Mincey Marble is not only ditching its highly contested plans to build a new plant on Browns Bridge Road, but looking to move its entire operation to an industrial park off Calvary Church Road, miles from its current base.
“Had we not gone through such a lengthy rezoning process, we would have come to our eventual decision much sooner,” Mincey President and CEO Donna Mincey said Thursday.
“In the end, though, I am happy for our opponents and am grateful to those who supported our rezoning efforts. This move should satisfy everyone.”
In a press release issued by the company, Mincey said cost was a primary factor in deciding to move its West Hall operations, including its headquarters at 4321 Browns Bridge Road and a facility off neighboring Hidden Hills Drive.
“Many of her company’s financial projections could not be determined until after the rezoning cleared the way for due diligence,” the release states.
Cost estimates for road improvements, for example, came in substantially higher than expected, Mincey said.
Construction and relocation are expected to be completed by early 2018.
Mincey Marble got the Hall County Board of Commissioners’ rezoning approval on Oct. 13 to build a 100,750-square-foot plant across from current operations, but not without a huge fight from neighboring residents.
Lewis Miller, one of the most vocal opponents of the rezoning, said he “sincerely appreciates Mincey Marble taking into consideration the concerns that the citizens had for an industrial development expansion in a residential area.
“We look forward to preserving this residential-agricultural area in the future and working with the Hall County commissioners in fulfilling what we see as their obligation to do that.
“And we all wish Mincey Marble continued success in their new location.”
Residents, who banded together as the Browns Bridge Road Coalition, vehemently opposed the plant for many reasons, including that it would lower property values and add to congestion on the already busy Browns Bridge Road.
They also complained about styrene odors emitted from the plant and their possible adverse health effects.
One of the overriding concerns was that the new plant simply didn’t fit in a residential neighborhood.
Perhaps ironically, one of the cries early on from residents was that Mincey should just pick up its entire operation and move to an industrial park.
“You’re growing by leaps and bounds. … It may cost you now, but in the long run, you’re going to be the benefactor,” resident Hildegard Diaz said during an Aug. 2 meeting between Mincey and residents at the University of North Georgia’s Gainesville campus.
At the time, Mincey officials dismissed the idea.
“You’re talking millions and millions of dollars to” move, Mincey told the group.
In a later interview with The Times, she said that relocating operations was not like moving “from one house to another.”
“This is a big operation,” she said. “We’ve been here 40 years. We own all this property, we’re all zoned (properly). We don’t have to do that.”
Another key factor in deciding to move was the securing of major new business contracts in late 2016 — after the rezoning — that “dramatically altered Mincey sales forecasts for the new year and beyond,” a company press release states.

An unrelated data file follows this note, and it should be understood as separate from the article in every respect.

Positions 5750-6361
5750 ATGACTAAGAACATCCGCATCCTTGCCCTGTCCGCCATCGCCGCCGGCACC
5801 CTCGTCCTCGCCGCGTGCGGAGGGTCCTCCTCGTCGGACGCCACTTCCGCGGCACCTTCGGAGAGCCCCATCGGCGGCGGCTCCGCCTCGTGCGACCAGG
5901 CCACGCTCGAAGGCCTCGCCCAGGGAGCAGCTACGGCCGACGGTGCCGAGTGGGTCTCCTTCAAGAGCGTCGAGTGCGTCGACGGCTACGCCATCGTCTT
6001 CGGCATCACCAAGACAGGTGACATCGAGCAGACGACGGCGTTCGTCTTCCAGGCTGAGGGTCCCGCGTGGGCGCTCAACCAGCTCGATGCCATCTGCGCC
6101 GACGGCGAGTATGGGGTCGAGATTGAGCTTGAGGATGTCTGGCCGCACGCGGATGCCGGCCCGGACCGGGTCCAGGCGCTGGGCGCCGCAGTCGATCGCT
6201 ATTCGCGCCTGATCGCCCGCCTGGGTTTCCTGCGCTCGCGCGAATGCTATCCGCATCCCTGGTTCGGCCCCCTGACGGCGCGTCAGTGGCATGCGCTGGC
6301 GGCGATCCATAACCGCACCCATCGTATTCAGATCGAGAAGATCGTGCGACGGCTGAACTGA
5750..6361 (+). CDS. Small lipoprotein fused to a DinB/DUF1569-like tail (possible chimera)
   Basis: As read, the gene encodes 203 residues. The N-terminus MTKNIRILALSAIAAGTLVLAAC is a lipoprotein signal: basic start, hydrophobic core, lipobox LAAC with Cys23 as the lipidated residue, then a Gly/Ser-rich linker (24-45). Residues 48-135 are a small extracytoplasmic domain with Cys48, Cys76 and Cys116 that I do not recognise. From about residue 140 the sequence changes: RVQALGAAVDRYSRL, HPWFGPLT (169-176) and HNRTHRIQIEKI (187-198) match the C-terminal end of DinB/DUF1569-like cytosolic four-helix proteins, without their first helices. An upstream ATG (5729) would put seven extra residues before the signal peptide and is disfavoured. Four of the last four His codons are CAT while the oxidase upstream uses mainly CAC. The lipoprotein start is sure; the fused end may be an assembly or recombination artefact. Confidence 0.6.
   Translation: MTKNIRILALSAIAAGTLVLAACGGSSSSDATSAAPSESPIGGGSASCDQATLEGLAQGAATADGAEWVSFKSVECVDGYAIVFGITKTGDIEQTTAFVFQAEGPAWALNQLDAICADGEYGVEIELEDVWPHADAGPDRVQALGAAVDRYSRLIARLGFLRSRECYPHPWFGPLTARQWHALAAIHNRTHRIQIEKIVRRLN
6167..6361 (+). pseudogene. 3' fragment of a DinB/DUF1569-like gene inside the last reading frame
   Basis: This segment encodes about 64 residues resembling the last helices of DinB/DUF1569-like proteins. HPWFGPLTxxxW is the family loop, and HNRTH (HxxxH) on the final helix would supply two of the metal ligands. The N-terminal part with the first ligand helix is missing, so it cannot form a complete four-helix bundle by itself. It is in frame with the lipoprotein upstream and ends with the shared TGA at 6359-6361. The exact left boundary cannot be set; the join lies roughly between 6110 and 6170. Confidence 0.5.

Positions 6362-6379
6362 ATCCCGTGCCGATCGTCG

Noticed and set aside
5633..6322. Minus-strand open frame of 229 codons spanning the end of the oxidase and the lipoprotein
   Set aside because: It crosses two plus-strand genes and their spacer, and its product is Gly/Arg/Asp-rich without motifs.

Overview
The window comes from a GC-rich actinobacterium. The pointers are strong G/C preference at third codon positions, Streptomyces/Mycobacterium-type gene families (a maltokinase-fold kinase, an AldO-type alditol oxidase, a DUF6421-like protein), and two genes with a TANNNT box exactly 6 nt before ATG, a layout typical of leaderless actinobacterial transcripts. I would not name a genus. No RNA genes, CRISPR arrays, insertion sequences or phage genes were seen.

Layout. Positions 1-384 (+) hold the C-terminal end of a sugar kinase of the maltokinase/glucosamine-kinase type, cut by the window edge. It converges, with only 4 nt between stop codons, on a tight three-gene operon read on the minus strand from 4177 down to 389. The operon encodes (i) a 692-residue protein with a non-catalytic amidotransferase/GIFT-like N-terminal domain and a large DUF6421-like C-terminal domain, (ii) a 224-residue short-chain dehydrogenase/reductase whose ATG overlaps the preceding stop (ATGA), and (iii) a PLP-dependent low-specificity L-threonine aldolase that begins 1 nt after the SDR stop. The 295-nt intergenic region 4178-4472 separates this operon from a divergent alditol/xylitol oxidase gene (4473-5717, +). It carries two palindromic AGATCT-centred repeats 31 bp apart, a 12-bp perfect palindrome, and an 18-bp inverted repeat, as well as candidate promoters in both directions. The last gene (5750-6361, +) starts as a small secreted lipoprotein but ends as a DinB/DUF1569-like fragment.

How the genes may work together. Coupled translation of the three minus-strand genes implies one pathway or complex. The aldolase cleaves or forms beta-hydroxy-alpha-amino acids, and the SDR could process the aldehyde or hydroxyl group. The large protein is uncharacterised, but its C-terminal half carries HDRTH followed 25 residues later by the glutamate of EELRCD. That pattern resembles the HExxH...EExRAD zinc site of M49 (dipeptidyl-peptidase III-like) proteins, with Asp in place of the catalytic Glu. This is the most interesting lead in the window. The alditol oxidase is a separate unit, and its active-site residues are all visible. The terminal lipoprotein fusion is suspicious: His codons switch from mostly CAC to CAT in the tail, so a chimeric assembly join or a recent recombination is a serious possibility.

Mincey is moving to a 79-acre site in the Gainesville Business Park on New Harvest Road. The park is next to Chicopee Woods Agricultural Center.
The company plans to build a building between 350,000 and 400,000 square feet, a move that “provides much greater flexibility for future expansion,” the release states.
The building will cost between $15 million and $20 million.
Mincey now has 300 workers “and we’re anticipating adding 50 more,” said Mincey, who announced the move to employees Wednesday.
“They were very excited,” she said, adding that the news was part of an 82nd birthday celebration of the company’s founder, Kenneth Mincey, Donna Mincey’s father.
“He’s so excited,” she said. “He loves to build.”
Also next up for the company is selling the property it leaves behind, with profits funneled to the new development.
As far as marketing the property, “we’ll be talking to real estate agents in the next week or so and get suggestions from professionals,” Mincey said in an interview before the chamber announcement.
“I’m just speculating, but I wouldn’t think you’d see heavy manufacturing in there,” she said. “We have some really nice (lakefront) property below our plant, so some of it may be residential and some, commercial.”
Overall, Mincey said she was thankful to Hall County “for helping us make this (move) happen,” she said.
“From the commissioners to planning department staff and the Greater Hall Chamber (of Commerce), they all worked tirelessly toward a solution that balances the best interests of our company with the Gainesville-Hall community.”
Mincey’s move was announced at the chamber’s board of directors meeting Thursday at the Gainesville Civic Center.
“For Hall County, the good news is that our company and our jobs will stay here at home,” she told the group. “As a lifelong member of this community, that was very important to me.”
Tim Evans, the chamber’s vice president of economic development, said that Mincey’s new location provides an opportunity to consolidate operations into a “more efficient state-of-the-art facility, and expand as needed.”
“From a business growth standpoint, this flexibility is a good thing for jobs and investment in Gainesville-Hall County,” Evans said. “It’s a win-win for Mincey and will have a positive economic development effect on jobs and throughout the business community.”